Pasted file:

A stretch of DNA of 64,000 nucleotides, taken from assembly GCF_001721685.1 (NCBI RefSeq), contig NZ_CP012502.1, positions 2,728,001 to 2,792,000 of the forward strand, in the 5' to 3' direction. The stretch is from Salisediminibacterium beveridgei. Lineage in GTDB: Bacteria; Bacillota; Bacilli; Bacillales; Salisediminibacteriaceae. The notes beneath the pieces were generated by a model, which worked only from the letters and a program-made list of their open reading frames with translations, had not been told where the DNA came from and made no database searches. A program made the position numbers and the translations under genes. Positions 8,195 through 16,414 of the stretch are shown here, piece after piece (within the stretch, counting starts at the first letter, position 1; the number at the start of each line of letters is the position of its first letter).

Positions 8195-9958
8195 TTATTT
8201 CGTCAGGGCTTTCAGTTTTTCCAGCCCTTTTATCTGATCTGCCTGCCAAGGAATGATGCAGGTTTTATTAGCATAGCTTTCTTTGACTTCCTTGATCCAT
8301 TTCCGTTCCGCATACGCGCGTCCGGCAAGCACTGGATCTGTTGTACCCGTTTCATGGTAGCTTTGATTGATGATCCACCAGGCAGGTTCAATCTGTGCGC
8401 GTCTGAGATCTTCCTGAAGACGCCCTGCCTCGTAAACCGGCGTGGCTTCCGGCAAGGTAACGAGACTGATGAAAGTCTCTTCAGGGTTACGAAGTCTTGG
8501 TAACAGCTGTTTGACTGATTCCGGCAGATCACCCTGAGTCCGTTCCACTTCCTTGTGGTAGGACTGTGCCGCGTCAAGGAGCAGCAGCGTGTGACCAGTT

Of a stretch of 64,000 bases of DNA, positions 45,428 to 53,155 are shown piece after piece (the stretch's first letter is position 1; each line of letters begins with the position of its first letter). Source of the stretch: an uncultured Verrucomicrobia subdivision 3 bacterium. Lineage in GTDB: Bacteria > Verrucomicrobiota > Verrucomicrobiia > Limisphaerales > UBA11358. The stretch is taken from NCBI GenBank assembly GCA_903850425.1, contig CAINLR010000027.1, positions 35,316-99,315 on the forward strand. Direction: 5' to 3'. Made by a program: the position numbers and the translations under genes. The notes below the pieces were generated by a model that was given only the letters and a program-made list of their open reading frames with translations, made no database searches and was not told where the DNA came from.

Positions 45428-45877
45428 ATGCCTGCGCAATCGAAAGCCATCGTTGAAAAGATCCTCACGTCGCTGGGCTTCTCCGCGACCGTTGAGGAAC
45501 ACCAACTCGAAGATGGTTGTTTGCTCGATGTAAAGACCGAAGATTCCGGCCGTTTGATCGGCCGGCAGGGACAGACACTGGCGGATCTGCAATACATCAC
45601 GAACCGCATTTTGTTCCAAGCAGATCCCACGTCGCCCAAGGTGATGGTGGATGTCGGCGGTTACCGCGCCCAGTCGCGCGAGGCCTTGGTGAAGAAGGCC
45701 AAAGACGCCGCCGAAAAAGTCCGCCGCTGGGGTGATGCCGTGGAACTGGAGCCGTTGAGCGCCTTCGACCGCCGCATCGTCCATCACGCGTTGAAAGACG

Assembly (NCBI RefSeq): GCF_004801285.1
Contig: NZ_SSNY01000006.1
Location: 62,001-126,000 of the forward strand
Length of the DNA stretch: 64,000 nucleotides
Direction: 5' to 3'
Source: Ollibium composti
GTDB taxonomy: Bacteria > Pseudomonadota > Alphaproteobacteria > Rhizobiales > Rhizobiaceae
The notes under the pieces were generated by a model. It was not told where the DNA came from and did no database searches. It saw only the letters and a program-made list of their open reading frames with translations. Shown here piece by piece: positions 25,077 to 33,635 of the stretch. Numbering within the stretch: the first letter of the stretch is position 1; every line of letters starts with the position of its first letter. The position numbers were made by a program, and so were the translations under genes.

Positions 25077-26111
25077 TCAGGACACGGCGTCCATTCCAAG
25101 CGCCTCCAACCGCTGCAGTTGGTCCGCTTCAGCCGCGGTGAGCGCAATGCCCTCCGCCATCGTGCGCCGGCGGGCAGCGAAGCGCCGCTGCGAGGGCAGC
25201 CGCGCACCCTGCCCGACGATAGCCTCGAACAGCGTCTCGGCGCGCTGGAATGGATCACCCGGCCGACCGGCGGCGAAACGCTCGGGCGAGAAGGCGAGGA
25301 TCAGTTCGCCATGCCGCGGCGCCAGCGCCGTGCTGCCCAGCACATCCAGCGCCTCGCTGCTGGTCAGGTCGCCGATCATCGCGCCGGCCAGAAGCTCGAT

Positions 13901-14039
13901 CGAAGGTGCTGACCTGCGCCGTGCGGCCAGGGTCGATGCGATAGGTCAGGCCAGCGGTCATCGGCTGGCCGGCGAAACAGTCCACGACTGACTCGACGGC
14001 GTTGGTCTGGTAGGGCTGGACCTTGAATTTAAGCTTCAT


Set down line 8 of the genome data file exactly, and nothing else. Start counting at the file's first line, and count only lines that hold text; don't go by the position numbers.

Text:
Of a stretch of 64,000 bases of DNA, positions 45,428 to 53,155 are shown piece after piece (the stretch's first letter is position 1; each line of letters begins with the position of its first letter). Source of the stretch: an uncultured Verrucomicrobia subdivision 3 bacterium. Lineage in GTDB: Bacteria > Verrucomicrobiota > Verrucomicrobiia > Limisphaerales > UBA11358. The stretch is taken from NCBI GenBank assembly GCA_903850425.1, contig CAINLR010000027.1, positions 35,316-99,315 on the forward strand. Direction: 5' to 3'. Made by a program: the position numbers and the translations under genes. The notes below the pieces were generated by a model that was given only the letters and a program-made list of their open reading frames with translations, made no database searches and was not told where the DNA came from.